Episode 13: “Girl Meets Flaws”
In honor of Spirit Week, Girl Meets World does an episode on bullying.
Review (with Spoilers)
While I’m fond of the idea of spirit week, and the instilling of hope that it can get better, I must admit this seems like the type of story which shouldn’t be quickly wrapped up in one episode. For while I don’t think any Disney Channel shows have long arcing stories, I think the topic of bullying should have been met with a bit more realism. For truly, the whole, “they are just insecure people who need love and acceptance” is just way too optimistic of a belief. As for how this overdone storyline plays out in “Girl Meets Flaws,” look below.
Topic 1: It’s Ava! – Topanga & Ava
Though Auggie misses another episode, his friend Ava shows up since her parents are arguing and she was told to go to the Matthews home. And while Topanga still isn’t fond of how Ava treats Auggie, she handles Ava like she does Maya. She takes into consideration the home life of the kid who needs her more than what they say, do, and perhaps their influence on her kid.
It seems alongside Maya, Ava may also come from a broken home of sorts. For with her talking about her parents arguing non-stop, and how much she liked receiving kisses from Topanga, it seems like the show is hinting toward something it may not fully explore, or simply isn’t ready to yet.
Topic 2: The Evolution of Cory & Harley – Cory & Harley
With the episode dealing with bullying, and Harley being Cory’s former bully, their relationship is used to show that not only can things get better for you, and your relationship with the bully, but also the bully might get punished by ending up a janitor. Sort of backslapping last week’s episode.
While it is nice that a Boy Meets World alumni is back, and that they reminisce over the past, I got to admit I wasn’t all that fond of it seeming like Harley got punished in life for being mean to Cory. For the way the show painted it, the sole reason Harley has his job is Cory and, when it comes to bullies, they always have to be dumb jock types who always end up paying for being mean as kids. Which, as noted in the intro, seems like the silliest concept. Though it would be too much to expect the realism of Ava and Maya’s situation to also apply to the adults who, in my opinion, are solely there to bring in Boy Meets World viewers.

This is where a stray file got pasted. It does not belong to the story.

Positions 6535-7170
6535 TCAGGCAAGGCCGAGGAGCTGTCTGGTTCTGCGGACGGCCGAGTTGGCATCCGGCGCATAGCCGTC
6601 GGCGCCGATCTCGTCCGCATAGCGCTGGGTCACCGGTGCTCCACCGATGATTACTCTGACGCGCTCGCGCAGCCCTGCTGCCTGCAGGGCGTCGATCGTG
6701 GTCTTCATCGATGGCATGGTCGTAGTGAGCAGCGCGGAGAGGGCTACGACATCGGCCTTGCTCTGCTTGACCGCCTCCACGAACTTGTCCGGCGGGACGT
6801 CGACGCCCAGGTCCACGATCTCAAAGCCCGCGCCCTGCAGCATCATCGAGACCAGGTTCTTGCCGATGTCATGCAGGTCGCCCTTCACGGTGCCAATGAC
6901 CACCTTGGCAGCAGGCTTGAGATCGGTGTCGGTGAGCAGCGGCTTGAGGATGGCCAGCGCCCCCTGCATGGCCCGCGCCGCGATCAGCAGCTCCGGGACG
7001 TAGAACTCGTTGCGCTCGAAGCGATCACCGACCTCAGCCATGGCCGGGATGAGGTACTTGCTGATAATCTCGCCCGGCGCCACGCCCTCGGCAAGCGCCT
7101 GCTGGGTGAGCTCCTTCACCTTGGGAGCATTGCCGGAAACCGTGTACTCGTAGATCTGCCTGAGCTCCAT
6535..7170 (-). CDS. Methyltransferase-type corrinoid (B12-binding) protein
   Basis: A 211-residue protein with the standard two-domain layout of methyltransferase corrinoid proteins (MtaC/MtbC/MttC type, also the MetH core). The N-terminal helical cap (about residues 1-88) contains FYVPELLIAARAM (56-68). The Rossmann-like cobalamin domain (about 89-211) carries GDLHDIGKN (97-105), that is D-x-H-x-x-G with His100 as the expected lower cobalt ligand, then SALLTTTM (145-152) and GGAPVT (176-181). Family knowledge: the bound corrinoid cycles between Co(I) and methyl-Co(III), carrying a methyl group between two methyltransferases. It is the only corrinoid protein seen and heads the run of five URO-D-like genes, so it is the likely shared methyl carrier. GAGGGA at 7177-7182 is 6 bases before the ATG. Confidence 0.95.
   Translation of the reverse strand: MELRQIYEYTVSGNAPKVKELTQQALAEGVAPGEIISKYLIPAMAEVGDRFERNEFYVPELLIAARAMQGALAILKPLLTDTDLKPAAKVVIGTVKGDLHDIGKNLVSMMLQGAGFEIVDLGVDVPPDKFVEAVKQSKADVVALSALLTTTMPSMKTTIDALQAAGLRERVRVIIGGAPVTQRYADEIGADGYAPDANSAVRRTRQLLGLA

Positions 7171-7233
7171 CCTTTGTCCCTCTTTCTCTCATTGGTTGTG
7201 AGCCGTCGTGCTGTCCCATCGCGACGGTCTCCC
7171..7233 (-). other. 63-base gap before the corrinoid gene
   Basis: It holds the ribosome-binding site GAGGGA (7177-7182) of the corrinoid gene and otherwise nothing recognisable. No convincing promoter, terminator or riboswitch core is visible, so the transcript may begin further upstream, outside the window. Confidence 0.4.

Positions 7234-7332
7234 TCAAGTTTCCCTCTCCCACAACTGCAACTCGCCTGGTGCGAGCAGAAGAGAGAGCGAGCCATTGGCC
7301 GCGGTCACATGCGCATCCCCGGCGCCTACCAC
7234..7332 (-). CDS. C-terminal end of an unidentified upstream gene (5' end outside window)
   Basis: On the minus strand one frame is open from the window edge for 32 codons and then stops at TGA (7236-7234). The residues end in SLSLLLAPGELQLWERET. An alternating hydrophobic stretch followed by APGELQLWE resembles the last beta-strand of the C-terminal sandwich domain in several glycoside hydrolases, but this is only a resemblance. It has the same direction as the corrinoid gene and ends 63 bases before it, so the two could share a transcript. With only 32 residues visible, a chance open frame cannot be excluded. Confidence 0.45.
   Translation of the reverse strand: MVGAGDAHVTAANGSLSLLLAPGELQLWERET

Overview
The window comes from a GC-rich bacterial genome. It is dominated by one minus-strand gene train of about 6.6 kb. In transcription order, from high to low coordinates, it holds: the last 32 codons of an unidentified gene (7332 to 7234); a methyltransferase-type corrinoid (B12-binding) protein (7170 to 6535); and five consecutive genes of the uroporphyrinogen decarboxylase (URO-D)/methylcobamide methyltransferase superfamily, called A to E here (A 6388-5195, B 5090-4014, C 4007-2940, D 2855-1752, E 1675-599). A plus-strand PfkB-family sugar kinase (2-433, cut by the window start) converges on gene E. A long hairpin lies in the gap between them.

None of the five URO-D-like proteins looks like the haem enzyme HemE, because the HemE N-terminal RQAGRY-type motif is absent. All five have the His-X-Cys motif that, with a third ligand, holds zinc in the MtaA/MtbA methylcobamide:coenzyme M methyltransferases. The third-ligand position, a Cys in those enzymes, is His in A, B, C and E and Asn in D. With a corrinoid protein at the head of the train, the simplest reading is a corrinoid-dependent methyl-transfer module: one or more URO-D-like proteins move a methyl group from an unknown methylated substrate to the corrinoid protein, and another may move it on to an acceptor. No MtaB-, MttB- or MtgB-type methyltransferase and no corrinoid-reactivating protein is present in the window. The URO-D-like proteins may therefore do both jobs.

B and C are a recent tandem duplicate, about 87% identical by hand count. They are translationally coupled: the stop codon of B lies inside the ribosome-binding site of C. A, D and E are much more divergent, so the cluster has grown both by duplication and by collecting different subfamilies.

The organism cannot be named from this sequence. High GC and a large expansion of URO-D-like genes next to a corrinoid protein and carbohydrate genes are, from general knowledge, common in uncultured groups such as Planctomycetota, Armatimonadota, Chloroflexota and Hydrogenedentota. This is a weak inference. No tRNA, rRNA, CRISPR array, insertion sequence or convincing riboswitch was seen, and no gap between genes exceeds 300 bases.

Topic 3: Billy the Bully – Billy (Zachary Mitchell), Farkle, Lucas, Riley, and Maya
Lucas’ new friend Billy we learn is making fun of Farkle because he is different. He thinks his turtlenecks are weird, he doesn’t think he deserves friends like the ones he has, and this leads Farkle hiding in Harley’s closet and using a webcam to still get his lectures. And being that Riley is a good friend, and wanted to make sure Farkle felt his friendships were real, she, as well as Lucas and Maya, remind him that they are his friends, as well as they will kick his bully’s butt.
Well, at least verbally they say that. But being that the kids are learning about Gandhi, Jackie Robinson, and Nobel Peace Prize award winner Malala Yousafzai, it is decided they are too intelligent to resort to violence. So, instead, they guilt Billy into revealing his insecurity as all of Cory’s class write on their foreheads what they are insecure about. As for what Billy’s problem is: He is jealous he didn’t have friends like Farkle.
There are times I feel the need to remind myself this is a kid’s show on the Disney Channel. That means any issue that comes up, it is going to be solved, 9/10, before the episode ends. Also, it means that bullying isn’t going to be handled as something people just sometimes do. No, instead there will be excuses like the bully is insecure, has a bad home life, or things of that nature. Which as an adult, sort of, I find to be terrible ways to explain why people bully each other. But, as mentioned, optimism is always the better option than the pessimism I think is much more realistic. And who knows, maybe some kid may find that the kid that is bullying them is just insecure and in need of a friend. It can happen. However, I find it unfortunate that the show can make such great strides when it comes to telling stories like Maya’s, Ava’s, and Smackle’s, yet still relies on tired and selectively true stories for everything else.
Things to Note
Who wants to bet we rarely, if ever, see Billy again?